August 9, 2010 at 20:31 | Report abuse | Reply
  13. Dr. Ann

    Besides Pet Food, what else gets people, especially kids, sick is Diet Coke and Diet Pepsi. Along with Mercury and other contaminations in the environment, Aspartame (NutraSweet and Equal – found in diet foods and drinks) has also been linked to Autism.

    See the chart at http://www.rumormillnews.com/cgi-bin/forum.cgi?read=180197, which shows the timeline of Autism rates with Aspartame product approval and usage rates. Europe has banned the use of Aspartame for pregnant and nursing women as well as children. The countries where Aspartame has been banned or never accepted, their Autism rate is only a small fraction of the U.S. rate. Since Aspartame has been approved in 1981, and placed in soft drinks in 1986, the Autism rate has skyrocketed. The Aspartame notes page explains just a few studies on how Aspartame has been linked with brain disorders.

    Some Main Points:

    Dr. Olney warned of the damage that this product would do to the unborn and to children. He said that the FDA acknowledged “aspartame had been shown to induce brain damage in neonatal animals” but FDA dismissed the neurotoxicity as irrelevant on grounds that the approved uses of aspartame don’t include feeding it to newborn humans. Yet aspartame can be found in prescription and over-the-counter pediatric drugs and in pediatric vitamins. Nursing babies receive this poison from mothers who breastfeed. The recent plague of Attention Deficit Disorder (ADD), Attention Deficit Hyperactivity Disorder (ADHD), autism, and birth defects manifest the neurologic devastations of aspartame. Supporting this view, Dr. Louis Elsas, Emory Professor of Pediatrics and Genetics, testified in a congressional hearing that aspartame is a teratogen (causes birth defects) and a neurotoxin.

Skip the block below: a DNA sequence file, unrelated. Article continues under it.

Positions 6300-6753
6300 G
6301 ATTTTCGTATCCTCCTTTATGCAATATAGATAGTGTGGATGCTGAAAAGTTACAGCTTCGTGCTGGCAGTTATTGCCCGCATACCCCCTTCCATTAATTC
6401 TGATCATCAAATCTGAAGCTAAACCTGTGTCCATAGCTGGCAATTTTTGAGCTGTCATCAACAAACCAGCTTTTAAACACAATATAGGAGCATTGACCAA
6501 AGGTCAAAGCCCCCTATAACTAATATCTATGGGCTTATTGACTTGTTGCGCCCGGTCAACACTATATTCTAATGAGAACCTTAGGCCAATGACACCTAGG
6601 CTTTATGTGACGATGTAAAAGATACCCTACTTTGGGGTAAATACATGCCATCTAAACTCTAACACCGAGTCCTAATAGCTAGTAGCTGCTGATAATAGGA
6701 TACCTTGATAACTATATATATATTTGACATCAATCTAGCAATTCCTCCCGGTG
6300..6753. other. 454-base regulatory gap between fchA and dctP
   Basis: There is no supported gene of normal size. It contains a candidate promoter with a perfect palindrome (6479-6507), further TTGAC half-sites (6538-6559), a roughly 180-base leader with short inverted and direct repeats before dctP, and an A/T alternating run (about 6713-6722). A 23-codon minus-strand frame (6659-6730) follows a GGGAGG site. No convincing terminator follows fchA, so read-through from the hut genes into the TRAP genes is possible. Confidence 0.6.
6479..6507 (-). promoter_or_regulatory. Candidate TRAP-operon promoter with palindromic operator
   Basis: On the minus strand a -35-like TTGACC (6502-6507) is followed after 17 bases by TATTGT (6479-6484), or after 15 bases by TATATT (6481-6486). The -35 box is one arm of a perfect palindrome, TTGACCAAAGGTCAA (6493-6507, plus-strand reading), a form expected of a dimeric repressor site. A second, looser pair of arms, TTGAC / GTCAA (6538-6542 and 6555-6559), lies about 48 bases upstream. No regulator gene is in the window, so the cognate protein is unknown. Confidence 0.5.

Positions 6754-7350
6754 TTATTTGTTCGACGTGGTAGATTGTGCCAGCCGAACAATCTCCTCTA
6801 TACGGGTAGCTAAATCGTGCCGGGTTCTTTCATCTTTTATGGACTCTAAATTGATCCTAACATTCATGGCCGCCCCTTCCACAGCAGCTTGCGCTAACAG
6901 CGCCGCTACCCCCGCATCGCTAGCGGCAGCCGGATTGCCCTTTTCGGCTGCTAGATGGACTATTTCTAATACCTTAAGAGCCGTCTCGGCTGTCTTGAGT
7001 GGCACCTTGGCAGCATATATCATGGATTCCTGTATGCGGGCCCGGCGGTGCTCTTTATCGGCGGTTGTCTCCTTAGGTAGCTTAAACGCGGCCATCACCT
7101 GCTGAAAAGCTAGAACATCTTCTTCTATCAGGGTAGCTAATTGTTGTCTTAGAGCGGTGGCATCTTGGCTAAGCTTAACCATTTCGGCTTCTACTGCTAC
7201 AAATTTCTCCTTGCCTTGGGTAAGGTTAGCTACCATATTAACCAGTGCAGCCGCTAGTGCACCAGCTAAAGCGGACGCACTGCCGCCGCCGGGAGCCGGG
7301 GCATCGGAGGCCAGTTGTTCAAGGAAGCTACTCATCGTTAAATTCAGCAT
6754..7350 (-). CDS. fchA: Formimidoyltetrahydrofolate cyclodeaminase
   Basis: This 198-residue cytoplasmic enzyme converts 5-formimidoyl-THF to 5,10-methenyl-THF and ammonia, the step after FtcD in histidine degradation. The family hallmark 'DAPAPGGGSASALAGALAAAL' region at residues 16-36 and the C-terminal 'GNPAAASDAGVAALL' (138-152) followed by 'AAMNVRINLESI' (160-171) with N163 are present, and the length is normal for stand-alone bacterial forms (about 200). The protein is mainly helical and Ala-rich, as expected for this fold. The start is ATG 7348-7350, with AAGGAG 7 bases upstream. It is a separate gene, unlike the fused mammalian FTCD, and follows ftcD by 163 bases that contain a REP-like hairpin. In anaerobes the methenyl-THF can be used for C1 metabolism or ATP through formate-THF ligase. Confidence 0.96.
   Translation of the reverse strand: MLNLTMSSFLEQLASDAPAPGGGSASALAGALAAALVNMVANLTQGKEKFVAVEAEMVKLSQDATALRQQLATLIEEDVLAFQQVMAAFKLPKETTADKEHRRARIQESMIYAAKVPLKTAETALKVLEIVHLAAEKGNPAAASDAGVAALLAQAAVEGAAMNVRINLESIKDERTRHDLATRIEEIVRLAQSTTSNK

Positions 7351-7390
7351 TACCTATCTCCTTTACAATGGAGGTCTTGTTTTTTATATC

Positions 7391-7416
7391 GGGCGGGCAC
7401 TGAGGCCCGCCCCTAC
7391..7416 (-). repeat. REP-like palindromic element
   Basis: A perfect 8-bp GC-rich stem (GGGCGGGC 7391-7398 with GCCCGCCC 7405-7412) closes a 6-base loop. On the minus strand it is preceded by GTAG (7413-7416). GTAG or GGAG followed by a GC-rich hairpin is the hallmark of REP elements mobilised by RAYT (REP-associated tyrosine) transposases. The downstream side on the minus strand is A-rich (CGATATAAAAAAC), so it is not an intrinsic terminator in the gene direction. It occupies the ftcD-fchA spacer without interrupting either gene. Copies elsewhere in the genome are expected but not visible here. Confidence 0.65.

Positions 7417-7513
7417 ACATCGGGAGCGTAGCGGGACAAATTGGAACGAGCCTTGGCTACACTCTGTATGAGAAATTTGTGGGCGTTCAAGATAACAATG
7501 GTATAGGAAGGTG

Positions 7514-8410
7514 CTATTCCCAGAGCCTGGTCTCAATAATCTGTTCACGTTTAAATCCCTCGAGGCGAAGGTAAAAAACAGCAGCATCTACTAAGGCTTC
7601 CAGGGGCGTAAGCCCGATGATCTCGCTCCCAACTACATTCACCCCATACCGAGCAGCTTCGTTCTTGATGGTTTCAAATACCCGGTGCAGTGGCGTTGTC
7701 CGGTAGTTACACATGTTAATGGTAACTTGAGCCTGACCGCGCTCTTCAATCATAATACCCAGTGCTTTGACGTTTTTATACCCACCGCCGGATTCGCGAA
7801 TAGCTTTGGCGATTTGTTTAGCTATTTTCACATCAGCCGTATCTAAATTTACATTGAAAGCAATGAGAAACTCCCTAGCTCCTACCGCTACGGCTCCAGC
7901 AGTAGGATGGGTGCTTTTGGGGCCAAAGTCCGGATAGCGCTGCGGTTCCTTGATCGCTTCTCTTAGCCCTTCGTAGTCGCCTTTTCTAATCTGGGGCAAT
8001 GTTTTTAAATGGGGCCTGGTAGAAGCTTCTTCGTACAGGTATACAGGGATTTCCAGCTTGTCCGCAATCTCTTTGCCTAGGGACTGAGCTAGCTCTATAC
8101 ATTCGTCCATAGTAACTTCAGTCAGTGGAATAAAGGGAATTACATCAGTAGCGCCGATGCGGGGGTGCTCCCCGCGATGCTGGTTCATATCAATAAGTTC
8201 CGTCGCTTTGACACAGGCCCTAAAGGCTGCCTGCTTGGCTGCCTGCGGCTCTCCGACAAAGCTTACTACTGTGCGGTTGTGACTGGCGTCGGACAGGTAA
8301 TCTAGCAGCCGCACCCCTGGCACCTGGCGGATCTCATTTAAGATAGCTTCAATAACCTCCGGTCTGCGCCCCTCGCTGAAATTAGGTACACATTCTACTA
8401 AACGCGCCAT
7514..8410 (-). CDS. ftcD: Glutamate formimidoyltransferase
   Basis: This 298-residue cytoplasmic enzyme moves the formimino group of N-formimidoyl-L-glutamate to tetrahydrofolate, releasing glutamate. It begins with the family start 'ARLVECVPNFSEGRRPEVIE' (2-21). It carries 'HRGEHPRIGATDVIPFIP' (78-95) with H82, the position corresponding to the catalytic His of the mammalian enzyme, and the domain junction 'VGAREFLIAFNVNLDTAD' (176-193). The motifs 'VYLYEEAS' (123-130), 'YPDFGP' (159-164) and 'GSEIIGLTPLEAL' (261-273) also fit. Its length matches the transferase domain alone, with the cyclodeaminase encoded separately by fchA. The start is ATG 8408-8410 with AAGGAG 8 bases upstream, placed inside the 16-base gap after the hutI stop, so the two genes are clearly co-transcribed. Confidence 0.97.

Aspartame is a teratogen that triggers birth defects. It is a deadly neurotoxin (Dr. Louis Elsas testimony before congress, pediatric professor,genetics). Dr. Russell Blaylock, M.D. says aspartame triggers ADD and autism.

    August 9, 2010 at 20:37 | Report abuse | Reply
    • Ewing

      That logic is faulty.

      SInce Reality TV has become so popular, the number of cases of autism has increased. So, therefore, Reality TV must cause autism?

      I don't think so.

      August 9, 2010 at 22:40 | Report abuse |
    • Emily

      Mission creep much?

      August 9, 2010 at 23:24 | Report abuse |
    • Emily

      Incidentally, if you are really a medical doctor, Dr. Ann, you'd know that 'Dr. so-and-so, M.D.' is redundant. If, however, you were highly trained in any biological science, Dr. Ann, you'd also know that correlation does not equal causation. For example, Atlantic pirates have declined over the last 200 years WHILE global temperatures have risen. Ergo, the decrease in pirates must have caused global warming. You see the problem? There's a great graphic showing this out there on the interwebz. Maybe you're a computer science professor or something?

      August 9, 2010 at 23:28 | Report abuse |
    • VYA

      I've seen your posts spamming all over CNN. You lost all credibility with me when you started swearing phenylalanine is a neurotoxin. It's an essential amino acid, found in the breast milk of all mammals. I've read the research on aspartame, not just the secondhand hearsay that I've only seen in your offerings. I'll take my information from actual doctors and scientists, including Dr. Gupta, thank you.

      On the actual subject, after a scare with the tainted food from china (thankfully no sickness occurred), I give my dogs human-grade dog food products now, either food roll-kibble or cooked beef/rice/veggies-kibble combos.

      August 9, 2010 at 23:38 | Report abuse |
    • Ken in TN

      Ok this thread is off topic, but since you brought it up... I avoid artificial sweeteners (saccharin, aspartame, acesfulfame K and surcalose) as well as MSG and try to choose products devoid of HFCS. Since working on purging these items from our diet, it is clear every time one of these have slipped in under the radar (eat elsewhere, product accidentally put in cart without fully reading the ingredients, etc.) because of their now recognizable effects:

      Aspartame, acesfulfame K – Irritability, no seriously, I can get so ornery and short tempered – it starts fights.